Find out the cost of studying in the UK, including tuition fees and living costs. We also look at the support available to international students, such as scholarships.
Before moving to the UK and starting your studies, you need to make sure you are secure in terms of funds. There will be many outgoings that you will need to consider: university fees, living expenses and also spending money for the student bar!
We have given you some guidelines below, so you can begin to look into the kind of money you need to have saved in order to afford studying in the UK.
One of the most confusing factors of looking into UK university costs is finding out about tuition fees. These differ depending on where you are from, the university in question and the type of course you are applying for.
Although the rates do vary, there are guidelines you can follow to find out how much you should expect to pay. For instance all students coming from EU countries pay the same fees as ‘home’ students.
Universities and colleges in England and Wales can now charge students over £9,000 a year for their courses, although this varies depending on the college or university. Maximum fees in Northern Ireland are just shy of £4,000 per year – although some universities here do charge up to 'GB' students who normally live in England, Scotland and Wales. Finally, in Scotland, EU students (not including those from the rest of GB) are exempt from fees.*
For ‘overseas’ students – those who’re not from an EU member country – tuition fees vary even more. Overseas students have to pay for the full cost of their course, and these fees can range from £3,500 to roughly £18,00 per year according to the UK Council for International Student Affairs (UKCISA).
With such wide fluctuations in fees, it is very important to find out how much your preferred universities are charging as early in your application process as possible.
Although tuition fees are a serious factor to consider, another important thing to think about is your living cost. These can vary across the UK, but are likely to be most expensive in the south of England, and London especially.
Online you can access a free to use International Student Calculator, which is an interactive guide to living costs that allows you to build your own budget and be well prepared for managing your money while you study.
You must also be aware that international students cannot apply for welfare allowances of any sort during their stay, and must ensure that they can cover their day-to-day expenses. However, if you are staying in the UK for over six months you do get free access to the NHS (National Health Service), which offers free health and dental care.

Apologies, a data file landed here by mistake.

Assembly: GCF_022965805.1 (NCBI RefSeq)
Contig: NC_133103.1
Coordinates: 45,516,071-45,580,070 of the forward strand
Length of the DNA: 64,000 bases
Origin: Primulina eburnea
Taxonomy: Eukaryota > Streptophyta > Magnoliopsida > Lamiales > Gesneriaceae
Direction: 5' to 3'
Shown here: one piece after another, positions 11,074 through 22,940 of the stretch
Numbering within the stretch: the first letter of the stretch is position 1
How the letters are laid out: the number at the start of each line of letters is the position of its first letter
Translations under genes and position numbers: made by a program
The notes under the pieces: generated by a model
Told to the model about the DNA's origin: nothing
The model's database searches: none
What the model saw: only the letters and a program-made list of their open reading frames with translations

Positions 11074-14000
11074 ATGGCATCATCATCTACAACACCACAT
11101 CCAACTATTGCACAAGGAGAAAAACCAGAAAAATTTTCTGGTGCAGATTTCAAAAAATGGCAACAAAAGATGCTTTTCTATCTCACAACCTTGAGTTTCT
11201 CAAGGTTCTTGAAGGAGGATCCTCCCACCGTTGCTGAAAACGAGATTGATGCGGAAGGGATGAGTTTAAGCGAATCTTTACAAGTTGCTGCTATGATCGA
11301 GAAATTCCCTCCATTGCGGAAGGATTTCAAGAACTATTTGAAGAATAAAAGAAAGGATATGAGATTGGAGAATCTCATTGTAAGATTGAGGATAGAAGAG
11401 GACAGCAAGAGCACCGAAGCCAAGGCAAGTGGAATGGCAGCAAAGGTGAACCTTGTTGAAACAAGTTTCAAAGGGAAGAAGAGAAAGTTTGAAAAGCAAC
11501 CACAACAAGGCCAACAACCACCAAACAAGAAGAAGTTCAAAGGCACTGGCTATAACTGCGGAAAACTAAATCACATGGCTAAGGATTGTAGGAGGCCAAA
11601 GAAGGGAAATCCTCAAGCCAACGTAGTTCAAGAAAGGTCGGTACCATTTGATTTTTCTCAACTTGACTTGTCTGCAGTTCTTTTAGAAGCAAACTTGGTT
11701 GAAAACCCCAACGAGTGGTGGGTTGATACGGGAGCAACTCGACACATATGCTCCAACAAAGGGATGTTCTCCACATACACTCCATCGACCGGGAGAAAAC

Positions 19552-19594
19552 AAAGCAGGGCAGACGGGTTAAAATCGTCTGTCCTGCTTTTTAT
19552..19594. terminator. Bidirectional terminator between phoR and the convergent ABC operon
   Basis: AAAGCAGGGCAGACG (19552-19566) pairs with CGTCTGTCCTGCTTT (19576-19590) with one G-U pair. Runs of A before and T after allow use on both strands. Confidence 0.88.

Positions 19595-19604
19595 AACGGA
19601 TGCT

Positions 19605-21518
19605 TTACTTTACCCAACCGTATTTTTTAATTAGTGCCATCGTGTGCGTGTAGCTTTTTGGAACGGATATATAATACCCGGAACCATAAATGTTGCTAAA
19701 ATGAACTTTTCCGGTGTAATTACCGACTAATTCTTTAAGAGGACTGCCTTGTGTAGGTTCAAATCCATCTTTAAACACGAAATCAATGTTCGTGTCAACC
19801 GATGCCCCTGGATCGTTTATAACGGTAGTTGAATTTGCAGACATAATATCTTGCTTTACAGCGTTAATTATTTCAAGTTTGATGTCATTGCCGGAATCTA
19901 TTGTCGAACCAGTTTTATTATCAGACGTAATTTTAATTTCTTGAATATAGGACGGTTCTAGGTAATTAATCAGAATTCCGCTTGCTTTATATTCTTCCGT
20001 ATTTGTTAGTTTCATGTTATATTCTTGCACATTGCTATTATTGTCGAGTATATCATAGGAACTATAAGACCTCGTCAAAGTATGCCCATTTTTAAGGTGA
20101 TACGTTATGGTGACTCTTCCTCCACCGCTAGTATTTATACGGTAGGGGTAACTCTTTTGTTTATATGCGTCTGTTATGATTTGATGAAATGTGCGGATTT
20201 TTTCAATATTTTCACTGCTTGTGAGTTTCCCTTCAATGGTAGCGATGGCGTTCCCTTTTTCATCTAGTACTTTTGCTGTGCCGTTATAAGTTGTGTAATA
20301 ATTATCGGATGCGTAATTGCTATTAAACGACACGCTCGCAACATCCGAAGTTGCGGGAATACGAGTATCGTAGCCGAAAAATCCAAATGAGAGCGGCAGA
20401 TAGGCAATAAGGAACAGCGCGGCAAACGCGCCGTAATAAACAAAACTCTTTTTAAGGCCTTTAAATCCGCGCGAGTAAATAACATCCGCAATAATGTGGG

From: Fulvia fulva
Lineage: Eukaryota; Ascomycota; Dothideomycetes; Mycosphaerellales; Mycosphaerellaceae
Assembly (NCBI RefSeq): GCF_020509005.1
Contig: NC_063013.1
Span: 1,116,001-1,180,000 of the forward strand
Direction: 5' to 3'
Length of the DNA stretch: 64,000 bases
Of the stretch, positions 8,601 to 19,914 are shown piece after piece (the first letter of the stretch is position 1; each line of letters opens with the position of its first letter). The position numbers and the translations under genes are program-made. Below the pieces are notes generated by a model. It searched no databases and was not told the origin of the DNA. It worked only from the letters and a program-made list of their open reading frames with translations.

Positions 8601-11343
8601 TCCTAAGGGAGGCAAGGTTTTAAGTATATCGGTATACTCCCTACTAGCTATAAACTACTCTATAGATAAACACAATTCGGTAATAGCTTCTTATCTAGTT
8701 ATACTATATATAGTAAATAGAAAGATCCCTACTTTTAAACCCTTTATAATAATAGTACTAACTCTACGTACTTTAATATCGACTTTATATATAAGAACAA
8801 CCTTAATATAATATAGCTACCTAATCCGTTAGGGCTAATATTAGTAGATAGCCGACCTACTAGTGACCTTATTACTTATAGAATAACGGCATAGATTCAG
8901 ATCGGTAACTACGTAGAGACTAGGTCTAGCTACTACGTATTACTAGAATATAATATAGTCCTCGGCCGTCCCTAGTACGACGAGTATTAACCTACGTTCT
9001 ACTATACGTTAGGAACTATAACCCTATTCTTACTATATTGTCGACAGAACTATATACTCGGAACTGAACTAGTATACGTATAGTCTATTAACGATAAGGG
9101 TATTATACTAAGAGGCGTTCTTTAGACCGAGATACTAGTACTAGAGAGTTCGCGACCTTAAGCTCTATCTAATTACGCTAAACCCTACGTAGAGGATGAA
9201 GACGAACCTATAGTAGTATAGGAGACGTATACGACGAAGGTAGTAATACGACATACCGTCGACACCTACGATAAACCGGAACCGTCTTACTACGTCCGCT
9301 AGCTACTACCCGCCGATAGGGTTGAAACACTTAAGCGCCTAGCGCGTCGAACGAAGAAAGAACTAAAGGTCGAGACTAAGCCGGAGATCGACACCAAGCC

Many students often consider part-time work to help them keep on top of money.
This is a viable option as international students are allowed to work part-time in the UK for up to 20 hours per week, and this can help give you money to spend in your free time - and also give you less time to spend it in.
But don't panic if you think you could never afford to study in the UK, there is a wide support network of scholarships, bursaries, loans and grants that can offer support to help you get the funds you need including government-funded awards, plus some private companies and many universities offer their own scholarships that international students can be eligible for.
In the first instance you should contact your own government to see if they can offer support as some have scholarships available to students who wish to study abroad. Whilst in your home country it is also worth contacting your local British Office for further information.
When looking into financial support you should always contact the university you are currently studying at or plan to be, before any outside organisations. The majority of them have some kind of hardship support available to help out in the short term, and outside organisations will often turn you away if you haven't asked your university for help before going to them.
The next step is to look around to see what kinds of support outside organisations can offer. Some businesses offer scholarships or grants for outstanding academics, and many charities offer scholarships for people working in their field of expertise. There are also scholarships open to people from certain countries - you need to spend a lot of time researching your options and then start getting in touch.
One thing is to get on top of the situation early. Most scholarships are highly competitive, and have many more applicants than they can help. Closing dates for applications are often well in advance of the start of a new academic year, so you need to prepare early and make enquiries as soon as you can. If you do leave it till the last minute, it is very unlikely that you will obtain support for that academic year!
The IET understands that current and future international students may be concerned about how ‘Brexit’ will affect them regarding potential changes to fee status, access to loans or residency.
Originally published June 2007. Last updated November 2017